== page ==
President Correa, however, was not the first president to make use of constitutional referendums in Ecuador. In 1997, a referendum was held in the context of a severe constitutional crisis to legitimate the decision of Congress to oust President Bucaram and declare Fabian Alarcon, as the new President. Ecuadorians also voted on such other complex issues as the de-politization of the judicial system. Likewise, many other countries of Latin America have introduced referendums into their legislation since the 1990s.

In 2014, three years after the first amendments to the 2008 Constitution were approved, PAIS announced again that the party was considering a constitutional amendment to allow the reelection of President Correa for his third term in 2017. It was clear that the party decided it was time to make a new adjustment to the supreme norm to favour Correa, since it provided that the president could serve only two consecutive terms.

Shortly after these declarations were made, PAIS presented a proposal to the National Assembly in order to amend the Constitution in 17 different areas, including the elimination of presidential term limits, granting the Armed Forces the power to provide support for the integral security of the State, and declaring communication a public service, among others. 

The draft was submitted to the Constitutional Court to decide the appropriate method to process the amendments proposed by PAIS. The question here was, referendum or extraordinary legislative process? It was expected that all these reforms were going to be decided directly by the people. After all, they have been the protagonists of every single electoral victory of the citizens’ revolution since the very beginning of Correa’s government.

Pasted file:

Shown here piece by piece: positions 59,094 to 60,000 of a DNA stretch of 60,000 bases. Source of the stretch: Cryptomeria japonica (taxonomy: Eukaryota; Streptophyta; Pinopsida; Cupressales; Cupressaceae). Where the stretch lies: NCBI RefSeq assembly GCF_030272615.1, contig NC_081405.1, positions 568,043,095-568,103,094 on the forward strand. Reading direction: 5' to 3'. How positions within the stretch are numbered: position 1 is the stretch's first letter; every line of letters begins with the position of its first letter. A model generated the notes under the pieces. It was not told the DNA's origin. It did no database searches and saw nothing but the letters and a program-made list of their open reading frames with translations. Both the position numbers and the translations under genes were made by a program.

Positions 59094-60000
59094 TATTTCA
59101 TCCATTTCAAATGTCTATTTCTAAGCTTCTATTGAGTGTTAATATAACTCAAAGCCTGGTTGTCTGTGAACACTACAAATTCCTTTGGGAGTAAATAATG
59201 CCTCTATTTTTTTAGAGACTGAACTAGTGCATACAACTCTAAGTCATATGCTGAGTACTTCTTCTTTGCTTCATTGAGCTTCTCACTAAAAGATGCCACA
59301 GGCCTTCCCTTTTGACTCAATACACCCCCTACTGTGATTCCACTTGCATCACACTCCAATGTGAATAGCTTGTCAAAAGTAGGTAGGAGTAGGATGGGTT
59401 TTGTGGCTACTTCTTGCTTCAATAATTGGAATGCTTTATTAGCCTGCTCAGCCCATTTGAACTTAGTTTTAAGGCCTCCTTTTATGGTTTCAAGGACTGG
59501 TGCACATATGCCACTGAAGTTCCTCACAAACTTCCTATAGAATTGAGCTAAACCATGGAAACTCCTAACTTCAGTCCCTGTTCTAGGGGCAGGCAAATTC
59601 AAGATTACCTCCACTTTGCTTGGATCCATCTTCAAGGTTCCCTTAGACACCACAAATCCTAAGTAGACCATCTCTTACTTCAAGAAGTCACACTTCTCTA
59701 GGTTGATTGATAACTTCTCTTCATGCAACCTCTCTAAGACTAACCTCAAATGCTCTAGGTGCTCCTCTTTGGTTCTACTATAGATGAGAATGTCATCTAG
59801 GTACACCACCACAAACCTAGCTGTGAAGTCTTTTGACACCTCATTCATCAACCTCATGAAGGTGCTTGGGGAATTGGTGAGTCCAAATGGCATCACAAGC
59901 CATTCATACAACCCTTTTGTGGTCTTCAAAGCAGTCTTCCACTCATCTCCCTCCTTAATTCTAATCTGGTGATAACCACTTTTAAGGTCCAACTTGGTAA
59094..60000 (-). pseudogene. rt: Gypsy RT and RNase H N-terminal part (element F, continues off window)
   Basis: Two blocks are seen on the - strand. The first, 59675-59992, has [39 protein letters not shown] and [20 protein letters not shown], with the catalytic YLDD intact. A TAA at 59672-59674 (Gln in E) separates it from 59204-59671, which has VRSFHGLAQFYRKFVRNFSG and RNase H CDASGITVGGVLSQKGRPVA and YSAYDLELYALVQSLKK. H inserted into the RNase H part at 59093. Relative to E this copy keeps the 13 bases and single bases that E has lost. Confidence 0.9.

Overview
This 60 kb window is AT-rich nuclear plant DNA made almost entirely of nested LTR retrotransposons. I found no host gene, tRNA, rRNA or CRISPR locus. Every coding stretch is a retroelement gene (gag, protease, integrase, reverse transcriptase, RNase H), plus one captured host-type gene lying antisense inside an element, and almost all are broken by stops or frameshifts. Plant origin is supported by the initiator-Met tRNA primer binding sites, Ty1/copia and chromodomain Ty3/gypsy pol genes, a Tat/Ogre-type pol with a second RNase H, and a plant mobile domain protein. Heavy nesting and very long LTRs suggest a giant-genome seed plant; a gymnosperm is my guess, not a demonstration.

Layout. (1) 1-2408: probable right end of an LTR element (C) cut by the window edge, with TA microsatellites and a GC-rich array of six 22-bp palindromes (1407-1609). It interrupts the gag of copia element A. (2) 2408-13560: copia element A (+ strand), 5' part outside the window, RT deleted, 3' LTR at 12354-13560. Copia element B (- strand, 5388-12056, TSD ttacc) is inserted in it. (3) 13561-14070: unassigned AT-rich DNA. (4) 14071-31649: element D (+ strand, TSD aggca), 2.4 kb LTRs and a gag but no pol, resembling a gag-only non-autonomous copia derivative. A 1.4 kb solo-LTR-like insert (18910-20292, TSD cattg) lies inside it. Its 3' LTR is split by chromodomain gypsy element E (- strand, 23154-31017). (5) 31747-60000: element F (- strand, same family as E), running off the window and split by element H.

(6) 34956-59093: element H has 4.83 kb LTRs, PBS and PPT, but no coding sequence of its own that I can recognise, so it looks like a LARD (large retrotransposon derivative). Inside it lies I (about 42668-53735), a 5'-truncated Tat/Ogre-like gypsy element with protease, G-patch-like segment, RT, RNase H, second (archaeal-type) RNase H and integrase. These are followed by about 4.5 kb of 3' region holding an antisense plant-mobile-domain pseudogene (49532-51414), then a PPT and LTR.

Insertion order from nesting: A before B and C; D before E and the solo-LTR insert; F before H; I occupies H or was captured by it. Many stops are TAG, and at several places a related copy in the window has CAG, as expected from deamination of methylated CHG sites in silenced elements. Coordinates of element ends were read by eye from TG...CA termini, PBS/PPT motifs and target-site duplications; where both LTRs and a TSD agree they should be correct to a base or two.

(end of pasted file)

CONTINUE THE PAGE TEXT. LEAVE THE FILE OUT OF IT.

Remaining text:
Amendments vs. Reforms

The Ecuadorian Constitution establishes a system, known as a constitutional ‘padlock’, to reform its content. The padlock consists of procedures for constitutional amendment and either partial or total constitutional reform.

The padlock locks the content of the Constitution by regulating the difference between amendments and reforms (substantive), and by establishing the procedures for each of them (procedural). Amendments and reforms may be approved or denied by referendum, by a legislative process, or by a combination of the two. The most radical possibility is a total reform of the Constitution, which means writing a new one in a Constituent Assembly. In all these cases, the president has the power to propose either amendment, or partial or total reforms.

The Constitution, however, also sets parameters to differentiate matters for amendment from matters for partial reforms. Article 441 establishes that an amendment may not be used to a) alter the fundamental structure of the Constitution; b) alter the nature and constituent elements of the State; c) set constraints on constitutional rights; and d) change the procedure for reforming the Constitution. Article 442, on the other hand, ascertains that a partial reform may not be used to a) set constraints on rights or guarantees, and b) change the procedure for amending or reforming the Constitution.

Amendments may be approved either by a referendum, when they are proposed by the president or by the citizenry, or through a legislative process, when they are proposed by members of the Assembly. Reforms, in contrast, always have to be processed through a legislative process at the National Assembly first, and then approved in a national referendum.

The Constitutional Court, according to Article 443, had to establish which of these procedures pertained to each of the 17 proposed constitutional modifications. In the case of the elimination of the presidential term limits, the question was whether it requires an amendment or a partial reform? If it was considered an amendment, since it was proposed by the legislators, it would have to be approved by the National Assembly. If it was considered a partial reform, then it would have to be approved both by the Assembly and in a national referendum.